Monday, 18 April 2011

How to speak Vietnamese like a native

It was pretty exciting to read in the news that “banh mi”, the Vietnamese sandwich, has been added to the Oxford English Dictionary (although the prestige associated with this event was considerably undermined by the fact that “muffin top” also made the grade).

Of course, it would have been more exciting if the Hanoi banh mi were actually as delicious as the definition made them sound. Unlike in Saigon, or indeed, in Vietnamese bakeries anywhere else in the world, the banh mi in Hanoi (or bánh mỳ as they’re actually called here) consist not of a crunchy explosion of sweet pickles and herbs, but of a smear of grey pâté and, if you’re lucky, one smidgen (technical culinary term) of carrot. They do not, for example, look like this Wikipedia image:

Bitterness aside, I found this news exciting nevertheless as there surely can’t be too many other words that Vietnam has gifted to English. Straining my brain very hard, I can think only of “pho”, and “Viet Cong”. Vietnamese is instead one of those languages that has usually received the linguistic gifts, mostly from Chinese way back in the day (I don’t think Vietnam has been in the habit of receiving gifts of any sort from China for quite a while since then). 

There’s also, unsurprisingly, a whole load of vocabulary borrowed from French, which, as happens to most loan words in most languages, has been given some local flavour.

As I mentioned in a previous post about learning Vietnamese, the essential characteristics of a Vietnamese word are little two- or three-letter syllables, with accents and tones, strung together to make compound words. So, for example, your aforementioned Hanoi “bánh mỳ” comes with grey “ba tê” and a smidgen of “cà rốt”. Instead of “fromage”, you get “pho mát” (and then, naturellement, you get Laughing Cow cheese). For “gateau”, you get “ga tô”, which might be flavoured “sô cô la” (“chocolat”) or “va ni” (“vanille”). “Cravate” is “ca vát “, “gare” is “ga”, “beurre” is “bơ”, “valise” is “va li”, "café" is "cà phê", “buffet” is “búp phê”, “sauce” is “xốt “, "salade" is "xà lách", “film” becomes “phim” and “savon” becomes “xà bong”. This also gives you a pretty good indication of what the French brought to Vietnam (cake-eating dandies).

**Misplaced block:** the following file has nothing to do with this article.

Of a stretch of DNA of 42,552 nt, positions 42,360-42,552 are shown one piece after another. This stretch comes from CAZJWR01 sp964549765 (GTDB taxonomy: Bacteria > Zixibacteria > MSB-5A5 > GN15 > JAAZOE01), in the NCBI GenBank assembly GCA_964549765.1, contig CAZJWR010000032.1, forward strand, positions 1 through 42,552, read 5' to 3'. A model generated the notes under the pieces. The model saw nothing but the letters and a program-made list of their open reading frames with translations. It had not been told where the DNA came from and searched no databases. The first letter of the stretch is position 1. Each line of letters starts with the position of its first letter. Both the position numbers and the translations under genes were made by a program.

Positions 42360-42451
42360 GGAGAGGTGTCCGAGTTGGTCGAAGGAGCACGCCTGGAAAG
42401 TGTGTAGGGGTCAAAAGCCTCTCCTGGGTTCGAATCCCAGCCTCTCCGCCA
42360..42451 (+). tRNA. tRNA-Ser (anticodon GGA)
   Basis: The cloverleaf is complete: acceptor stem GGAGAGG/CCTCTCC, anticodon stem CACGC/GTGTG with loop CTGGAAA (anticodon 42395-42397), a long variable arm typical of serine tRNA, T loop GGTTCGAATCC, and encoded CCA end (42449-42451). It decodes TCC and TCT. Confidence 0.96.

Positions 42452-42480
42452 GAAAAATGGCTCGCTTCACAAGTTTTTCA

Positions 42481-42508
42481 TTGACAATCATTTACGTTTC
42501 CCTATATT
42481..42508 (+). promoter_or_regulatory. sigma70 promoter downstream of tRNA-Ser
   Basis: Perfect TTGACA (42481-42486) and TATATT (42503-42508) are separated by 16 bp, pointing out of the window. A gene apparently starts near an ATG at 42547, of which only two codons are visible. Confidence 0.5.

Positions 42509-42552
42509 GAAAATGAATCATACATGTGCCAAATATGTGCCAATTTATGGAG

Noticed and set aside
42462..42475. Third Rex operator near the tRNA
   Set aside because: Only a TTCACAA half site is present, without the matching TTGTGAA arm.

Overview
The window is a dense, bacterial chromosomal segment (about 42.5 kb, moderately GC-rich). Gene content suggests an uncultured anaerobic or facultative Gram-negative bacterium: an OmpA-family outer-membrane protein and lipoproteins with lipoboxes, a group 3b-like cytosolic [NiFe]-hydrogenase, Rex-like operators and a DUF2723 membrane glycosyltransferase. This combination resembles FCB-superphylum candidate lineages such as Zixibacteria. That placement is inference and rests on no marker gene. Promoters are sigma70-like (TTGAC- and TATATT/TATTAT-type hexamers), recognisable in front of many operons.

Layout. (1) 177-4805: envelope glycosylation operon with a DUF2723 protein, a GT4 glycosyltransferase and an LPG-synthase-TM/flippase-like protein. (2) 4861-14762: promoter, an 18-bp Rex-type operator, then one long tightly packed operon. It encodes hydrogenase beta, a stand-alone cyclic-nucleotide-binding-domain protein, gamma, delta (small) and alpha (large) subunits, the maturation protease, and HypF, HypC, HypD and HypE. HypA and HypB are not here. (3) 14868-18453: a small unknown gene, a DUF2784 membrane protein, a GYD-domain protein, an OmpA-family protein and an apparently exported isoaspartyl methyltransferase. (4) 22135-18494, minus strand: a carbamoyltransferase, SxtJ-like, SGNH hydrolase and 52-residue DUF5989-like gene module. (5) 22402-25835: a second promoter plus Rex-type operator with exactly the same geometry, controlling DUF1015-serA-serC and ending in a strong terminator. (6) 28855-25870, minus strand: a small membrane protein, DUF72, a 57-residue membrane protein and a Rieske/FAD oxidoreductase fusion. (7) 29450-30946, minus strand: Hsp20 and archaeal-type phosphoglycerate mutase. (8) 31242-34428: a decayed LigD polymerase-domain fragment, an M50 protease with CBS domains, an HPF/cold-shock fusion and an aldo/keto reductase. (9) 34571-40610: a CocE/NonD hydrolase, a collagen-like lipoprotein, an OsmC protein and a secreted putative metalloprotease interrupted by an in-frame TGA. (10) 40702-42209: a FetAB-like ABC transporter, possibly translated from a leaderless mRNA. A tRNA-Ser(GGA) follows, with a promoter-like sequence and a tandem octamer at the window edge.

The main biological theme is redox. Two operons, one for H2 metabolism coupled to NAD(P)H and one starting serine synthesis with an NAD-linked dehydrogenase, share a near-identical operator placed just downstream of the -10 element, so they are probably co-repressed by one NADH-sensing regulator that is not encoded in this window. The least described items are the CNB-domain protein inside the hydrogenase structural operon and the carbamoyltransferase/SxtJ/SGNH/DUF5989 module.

I get a great deal of entertainment out of these loan words. They allow any non-Vietnamese speaker (such as “moi”) to have a whack at the local dialect in what basically sounds like a comically authentic Vietnamese accent (I similarly enjoy pronouncing English loan words in French like I’m Pepe Le Pew: I mean, is “rosbif” not the greatest word ever?). It’s quite disappointing that Vietnamese has bucked the global trend and thus far resisted most gifts that English might have offered it, really limiting my comedy accent stylings. Although I am grateful for “ti vi”.

If you at home would also like to try speaking Vietnamese like a native, then I offer you this map of Ôx tơ rây lia, as photographed in the bathroom of a local restaurant for your enjoyment:


  1. Paris flashback. The ripple of laughter from the French crowd during "Master and Commander" as the Pepe Le Pew-style accent of the French privateer's captain rang out across the cinema.

  2. Seems that to get lots of comments on a blog there's a sure fire formula: a photo of Nathan on a bike.



  3. Oh where can I get one of those maps? I could pin it up at work because we get people from all over the country - even E dd lay dd - calling us for assistance. It would be great to know where everywhere is!


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